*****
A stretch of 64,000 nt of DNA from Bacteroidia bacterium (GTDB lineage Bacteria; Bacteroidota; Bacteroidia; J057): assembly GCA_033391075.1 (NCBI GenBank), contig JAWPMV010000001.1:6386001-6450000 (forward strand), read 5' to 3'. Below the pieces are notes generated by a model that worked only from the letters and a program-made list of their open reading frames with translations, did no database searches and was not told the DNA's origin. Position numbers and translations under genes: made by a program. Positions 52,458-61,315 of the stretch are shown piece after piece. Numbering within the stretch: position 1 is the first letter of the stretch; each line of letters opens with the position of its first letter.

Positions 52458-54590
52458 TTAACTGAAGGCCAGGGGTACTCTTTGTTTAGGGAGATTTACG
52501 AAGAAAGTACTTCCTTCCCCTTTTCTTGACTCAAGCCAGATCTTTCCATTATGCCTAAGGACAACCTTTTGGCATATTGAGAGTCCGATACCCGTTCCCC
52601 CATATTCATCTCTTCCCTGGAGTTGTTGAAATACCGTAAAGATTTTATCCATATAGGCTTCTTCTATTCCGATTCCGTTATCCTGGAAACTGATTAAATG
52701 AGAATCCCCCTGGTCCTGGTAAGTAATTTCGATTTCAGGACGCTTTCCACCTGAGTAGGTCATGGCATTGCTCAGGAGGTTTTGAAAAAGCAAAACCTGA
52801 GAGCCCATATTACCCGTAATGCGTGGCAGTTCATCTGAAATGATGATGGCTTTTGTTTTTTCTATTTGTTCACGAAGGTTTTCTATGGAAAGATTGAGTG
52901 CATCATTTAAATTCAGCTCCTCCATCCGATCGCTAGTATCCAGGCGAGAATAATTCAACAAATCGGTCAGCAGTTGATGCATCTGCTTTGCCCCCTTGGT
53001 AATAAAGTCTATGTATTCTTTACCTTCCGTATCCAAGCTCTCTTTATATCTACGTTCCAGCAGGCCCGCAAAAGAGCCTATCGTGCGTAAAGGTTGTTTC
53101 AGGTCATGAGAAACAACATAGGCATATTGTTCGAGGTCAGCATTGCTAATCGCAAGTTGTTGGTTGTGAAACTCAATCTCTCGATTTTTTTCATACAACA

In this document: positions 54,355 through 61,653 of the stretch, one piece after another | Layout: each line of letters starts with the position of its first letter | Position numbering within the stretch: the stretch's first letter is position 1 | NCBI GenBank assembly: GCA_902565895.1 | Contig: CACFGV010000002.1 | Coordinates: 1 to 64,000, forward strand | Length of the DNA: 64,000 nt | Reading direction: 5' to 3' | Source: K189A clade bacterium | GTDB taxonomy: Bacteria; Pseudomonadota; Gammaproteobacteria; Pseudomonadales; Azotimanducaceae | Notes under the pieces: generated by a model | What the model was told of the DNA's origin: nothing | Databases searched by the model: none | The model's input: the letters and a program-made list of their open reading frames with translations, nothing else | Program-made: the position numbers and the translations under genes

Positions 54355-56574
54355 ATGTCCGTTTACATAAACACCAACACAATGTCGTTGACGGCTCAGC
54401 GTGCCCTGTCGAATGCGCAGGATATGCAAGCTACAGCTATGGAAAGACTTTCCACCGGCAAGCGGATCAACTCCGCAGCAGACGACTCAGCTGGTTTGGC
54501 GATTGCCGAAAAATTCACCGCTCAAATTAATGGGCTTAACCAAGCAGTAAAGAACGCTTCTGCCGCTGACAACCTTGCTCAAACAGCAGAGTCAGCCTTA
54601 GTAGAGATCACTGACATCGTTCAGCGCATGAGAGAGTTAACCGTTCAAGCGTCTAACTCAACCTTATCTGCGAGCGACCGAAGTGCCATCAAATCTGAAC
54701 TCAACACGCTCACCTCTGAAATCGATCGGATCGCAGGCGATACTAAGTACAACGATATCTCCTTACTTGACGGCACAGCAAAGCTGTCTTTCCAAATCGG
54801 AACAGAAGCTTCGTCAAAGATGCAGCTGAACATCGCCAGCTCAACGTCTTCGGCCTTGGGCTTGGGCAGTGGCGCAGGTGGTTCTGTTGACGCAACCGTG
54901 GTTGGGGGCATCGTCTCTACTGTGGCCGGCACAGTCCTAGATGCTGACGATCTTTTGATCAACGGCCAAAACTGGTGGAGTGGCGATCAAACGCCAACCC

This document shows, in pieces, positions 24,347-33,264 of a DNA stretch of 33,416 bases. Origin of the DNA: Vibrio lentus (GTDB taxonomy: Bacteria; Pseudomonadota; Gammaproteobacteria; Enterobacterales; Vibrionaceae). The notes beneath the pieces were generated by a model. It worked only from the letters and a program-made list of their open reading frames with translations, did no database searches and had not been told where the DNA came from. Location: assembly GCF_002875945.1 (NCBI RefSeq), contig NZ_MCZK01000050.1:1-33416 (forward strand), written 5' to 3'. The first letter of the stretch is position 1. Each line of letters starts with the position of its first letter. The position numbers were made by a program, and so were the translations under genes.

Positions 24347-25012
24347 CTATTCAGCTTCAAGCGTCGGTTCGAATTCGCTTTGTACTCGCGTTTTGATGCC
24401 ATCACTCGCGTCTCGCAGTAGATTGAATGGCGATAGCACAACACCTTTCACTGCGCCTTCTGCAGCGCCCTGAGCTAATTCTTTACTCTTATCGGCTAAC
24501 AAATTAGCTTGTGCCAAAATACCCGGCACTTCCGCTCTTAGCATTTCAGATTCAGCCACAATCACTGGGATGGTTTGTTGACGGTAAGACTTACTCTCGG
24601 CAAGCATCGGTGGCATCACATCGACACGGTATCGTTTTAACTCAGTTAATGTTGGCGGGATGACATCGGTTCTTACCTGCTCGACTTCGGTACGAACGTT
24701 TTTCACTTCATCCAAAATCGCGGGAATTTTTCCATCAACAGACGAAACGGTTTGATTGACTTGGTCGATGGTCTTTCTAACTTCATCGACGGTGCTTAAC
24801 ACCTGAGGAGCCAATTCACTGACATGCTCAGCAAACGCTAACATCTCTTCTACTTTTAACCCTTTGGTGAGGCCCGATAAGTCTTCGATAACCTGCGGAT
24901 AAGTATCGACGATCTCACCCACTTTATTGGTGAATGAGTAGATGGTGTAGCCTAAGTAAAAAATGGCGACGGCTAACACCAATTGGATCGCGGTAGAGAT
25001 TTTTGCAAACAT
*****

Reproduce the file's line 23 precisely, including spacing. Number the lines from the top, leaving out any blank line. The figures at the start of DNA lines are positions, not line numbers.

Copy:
24401 ATCACTCGCGTCTCGCAGTAGATTGAATGGCGATAGCACAACACCTTTCACTGCGCCTTCTGCAGCGCCCTGAGCTAATTCTTTACTCTTATCGGCTAAC